I have never said I thought Wen was evil; as a matter of fact, I’ve never said anything negative about him at all.

November 28, 2003 @ 9:44 pm | Comment

I really can’t decide whether China’s policy on Taiwan is well-thought out – it’s pretty clear that their aggressive stance makes the Taiwanese less keen on reunification. However, making it very clear that any declaration of independence means war makes it pretty unlikely Taiwan will do anything quite *that* foolish.

So here’s a thought – perhaps China don’t really care about reunification; they just care about stopping Taiwan from becoming independent. After all, a reunified Taiwan means another bit of China with free elections, free press, and a population likely vocally critical of Beijing – how does that help stability in China (from a communist leadership point of view)? On the other hand, having the leadership in Taiwan as a convenient enemy (of course, helped by the Western evil scum) preventing the Chinese people from their true destiny is a useful distraction when needed (war is always a vote-winner).

As long as they don’t lose face with Taiwan declaring independence – perhaps China is really as happy with the status quo as Taiwan?

November 28, 2003 @ 9:55 pm | Comment

David, that’s very interesting thinking! I can’t hypothesize because I just don’t know enough about the history of Taiwan’s relationship with China over the centuries. I do know that it’s kind of amusing watching Chen push all of the CCP’s buttons, making them squirm and turning them apoplectic, all for what is so obviously — as the editorial says — an act of political grandstanding above all else. In terms of public relations, it is an amazing coup for Chen, at least in terms of worldwide image management.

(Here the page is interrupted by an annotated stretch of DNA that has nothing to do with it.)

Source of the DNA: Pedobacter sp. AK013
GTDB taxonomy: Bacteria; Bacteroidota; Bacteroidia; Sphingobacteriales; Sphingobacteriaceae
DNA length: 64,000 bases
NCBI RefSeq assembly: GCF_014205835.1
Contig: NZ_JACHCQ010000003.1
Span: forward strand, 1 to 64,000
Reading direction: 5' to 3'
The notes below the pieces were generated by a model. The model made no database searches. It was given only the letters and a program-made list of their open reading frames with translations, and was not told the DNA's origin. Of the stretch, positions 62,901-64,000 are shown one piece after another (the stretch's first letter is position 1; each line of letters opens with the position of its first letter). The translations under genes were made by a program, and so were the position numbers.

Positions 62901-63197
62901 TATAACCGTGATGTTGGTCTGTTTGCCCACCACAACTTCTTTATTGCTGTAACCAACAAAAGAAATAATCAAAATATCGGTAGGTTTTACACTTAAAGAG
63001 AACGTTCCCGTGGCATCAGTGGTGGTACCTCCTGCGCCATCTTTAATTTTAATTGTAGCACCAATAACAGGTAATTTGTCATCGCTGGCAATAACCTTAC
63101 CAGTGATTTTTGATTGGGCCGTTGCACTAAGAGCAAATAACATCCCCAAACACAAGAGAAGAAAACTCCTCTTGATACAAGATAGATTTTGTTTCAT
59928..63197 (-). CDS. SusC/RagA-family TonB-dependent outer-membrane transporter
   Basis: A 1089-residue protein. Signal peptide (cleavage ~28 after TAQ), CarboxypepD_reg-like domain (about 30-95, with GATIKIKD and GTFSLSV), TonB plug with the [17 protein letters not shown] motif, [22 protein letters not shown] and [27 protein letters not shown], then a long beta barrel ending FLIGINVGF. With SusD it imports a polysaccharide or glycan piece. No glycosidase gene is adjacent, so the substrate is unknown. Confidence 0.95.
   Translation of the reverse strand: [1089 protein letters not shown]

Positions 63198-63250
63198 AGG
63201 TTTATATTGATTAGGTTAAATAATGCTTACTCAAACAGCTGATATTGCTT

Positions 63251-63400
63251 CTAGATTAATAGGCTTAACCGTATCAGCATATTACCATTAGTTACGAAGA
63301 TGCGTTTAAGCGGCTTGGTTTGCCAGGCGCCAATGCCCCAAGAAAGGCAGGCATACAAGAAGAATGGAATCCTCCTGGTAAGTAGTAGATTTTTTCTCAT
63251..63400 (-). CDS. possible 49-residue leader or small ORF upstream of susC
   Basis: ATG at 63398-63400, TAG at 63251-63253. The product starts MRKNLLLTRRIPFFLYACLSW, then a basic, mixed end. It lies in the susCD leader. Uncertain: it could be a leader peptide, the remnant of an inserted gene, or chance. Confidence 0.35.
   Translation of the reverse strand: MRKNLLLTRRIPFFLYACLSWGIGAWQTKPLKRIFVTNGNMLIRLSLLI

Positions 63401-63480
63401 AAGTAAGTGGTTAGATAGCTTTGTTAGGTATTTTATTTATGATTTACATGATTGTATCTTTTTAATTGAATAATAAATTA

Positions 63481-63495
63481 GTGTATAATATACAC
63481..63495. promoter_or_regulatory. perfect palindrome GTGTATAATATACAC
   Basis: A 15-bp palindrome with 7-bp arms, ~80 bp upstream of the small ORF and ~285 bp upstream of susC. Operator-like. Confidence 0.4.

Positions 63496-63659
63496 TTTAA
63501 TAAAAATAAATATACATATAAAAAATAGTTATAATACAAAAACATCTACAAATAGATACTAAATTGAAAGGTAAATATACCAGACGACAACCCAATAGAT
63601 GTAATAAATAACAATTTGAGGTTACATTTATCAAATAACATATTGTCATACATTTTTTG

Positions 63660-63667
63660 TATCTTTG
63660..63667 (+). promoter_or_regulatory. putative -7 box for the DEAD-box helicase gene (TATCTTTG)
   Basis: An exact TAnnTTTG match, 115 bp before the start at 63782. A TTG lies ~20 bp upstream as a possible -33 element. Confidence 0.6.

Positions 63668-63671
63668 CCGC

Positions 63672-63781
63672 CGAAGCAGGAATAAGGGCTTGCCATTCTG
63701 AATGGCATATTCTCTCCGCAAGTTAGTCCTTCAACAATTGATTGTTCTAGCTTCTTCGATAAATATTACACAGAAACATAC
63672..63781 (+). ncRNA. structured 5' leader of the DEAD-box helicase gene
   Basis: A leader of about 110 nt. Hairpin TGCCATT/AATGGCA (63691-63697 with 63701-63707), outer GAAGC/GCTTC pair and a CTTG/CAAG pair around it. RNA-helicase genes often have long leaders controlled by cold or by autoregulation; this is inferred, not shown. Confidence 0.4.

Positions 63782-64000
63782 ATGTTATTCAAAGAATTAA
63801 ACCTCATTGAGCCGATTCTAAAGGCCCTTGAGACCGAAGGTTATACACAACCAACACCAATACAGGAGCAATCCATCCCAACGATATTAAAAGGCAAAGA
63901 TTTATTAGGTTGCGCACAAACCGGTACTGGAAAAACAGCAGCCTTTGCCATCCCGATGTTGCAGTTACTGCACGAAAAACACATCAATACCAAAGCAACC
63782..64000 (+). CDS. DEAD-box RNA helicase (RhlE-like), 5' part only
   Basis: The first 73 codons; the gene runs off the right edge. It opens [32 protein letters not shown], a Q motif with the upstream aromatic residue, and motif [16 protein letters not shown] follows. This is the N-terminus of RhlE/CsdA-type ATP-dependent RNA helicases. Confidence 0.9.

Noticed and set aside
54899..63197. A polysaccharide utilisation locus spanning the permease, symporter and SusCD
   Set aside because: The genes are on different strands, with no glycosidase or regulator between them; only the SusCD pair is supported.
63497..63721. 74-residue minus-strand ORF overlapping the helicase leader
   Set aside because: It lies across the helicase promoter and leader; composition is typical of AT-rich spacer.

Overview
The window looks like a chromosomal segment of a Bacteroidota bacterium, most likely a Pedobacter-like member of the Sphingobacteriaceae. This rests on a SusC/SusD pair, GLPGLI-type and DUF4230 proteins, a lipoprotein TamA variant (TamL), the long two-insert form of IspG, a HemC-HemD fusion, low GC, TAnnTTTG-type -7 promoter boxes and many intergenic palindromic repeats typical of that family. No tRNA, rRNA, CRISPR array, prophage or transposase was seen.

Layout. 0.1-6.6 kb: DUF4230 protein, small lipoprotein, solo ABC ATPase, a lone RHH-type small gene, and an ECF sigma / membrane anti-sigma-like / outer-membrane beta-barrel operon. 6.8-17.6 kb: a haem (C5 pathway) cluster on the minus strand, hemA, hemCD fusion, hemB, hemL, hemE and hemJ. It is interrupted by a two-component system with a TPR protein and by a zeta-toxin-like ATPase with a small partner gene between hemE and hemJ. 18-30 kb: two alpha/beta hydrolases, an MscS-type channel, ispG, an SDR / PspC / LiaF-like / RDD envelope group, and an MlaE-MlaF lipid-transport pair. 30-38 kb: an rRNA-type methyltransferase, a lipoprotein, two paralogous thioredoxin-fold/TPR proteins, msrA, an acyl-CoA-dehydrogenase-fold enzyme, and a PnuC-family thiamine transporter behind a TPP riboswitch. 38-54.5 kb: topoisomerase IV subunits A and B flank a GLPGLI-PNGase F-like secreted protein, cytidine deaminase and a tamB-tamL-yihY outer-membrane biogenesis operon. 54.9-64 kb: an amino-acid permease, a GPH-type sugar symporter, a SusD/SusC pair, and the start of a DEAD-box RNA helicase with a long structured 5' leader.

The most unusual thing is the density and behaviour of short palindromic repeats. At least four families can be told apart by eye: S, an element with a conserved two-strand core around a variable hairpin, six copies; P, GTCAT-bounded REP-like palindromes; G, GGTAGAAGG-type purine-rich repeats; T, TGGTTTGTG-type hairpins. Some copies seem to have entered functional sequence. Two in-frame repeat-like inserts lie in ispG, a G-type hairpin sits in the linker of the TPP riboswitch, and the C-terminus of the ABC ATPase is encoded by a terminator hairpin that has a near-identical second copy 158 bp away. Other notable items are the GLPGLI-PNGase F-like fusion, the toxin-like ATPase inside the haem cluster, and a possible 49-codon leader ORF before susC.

November 28, 2003 @ 10:24 pm | Comment

With regards to the first comment in this thread, I’d just like to add that it is a common falacy to believe that democracies are somehow more peace-loving than other systems, which is patent nonsense. The 100 names (common people of China) more often than not deride their government for being too weak in the face of foreigners, and want a “strong leader” to emerge to stand up to them … whether it be Taiwan, USA, Japan etc.

Secondly, I don’t think there is any possibility that the Chinese leadership and people don’t want Taiwan back. It is part of the historic mission to recover all that was lost in the 19th Century … and Taiwan has become the last great symbol of the reemergence of China as a great nation. To allow it to go would be to prove China isn’t a great power. To regain it shows that China has truly made it. The current position just means that China still has a way to go …

November 28, 2003 @ 10:46 pm | Comment

Li En, it sounds like you know what you’re talking about. How unfortunate that they (the Chinese) have to look at Taiwan as some sort of Symbol — “if we don’t get it back, it will symbolize that we are still weak.” What this episode really symbolizes, at least to most onlookers, is that China is still insecure, over-reactive and stuck in old historical notions that most modern nations freed themselves of many decades ago.

November 29, 2003 @ 5:18 pm | Comment

sports betting

I think this is a serious issue, have you considered. Sports betting for some fun.

May 13, 2005 @ 3:17 am | Comment

I am quite certain that not ‘most’ Taiwanese wish to unite with PRC. Most prefer the status quo while the pro-independent and pro-unification supporters are equal in amount. Mind you, the majority of the media in Taiwan are traditionally KMT supporters, perhaps that’s why many are mistakening Taiwan’s opinions on the issue.

Another thing, the PRC never controlled Taiwan not even for a day, don’t really know where that ‘reunite’ come from.

September 12, 2006 @ 8:18 pm | Comment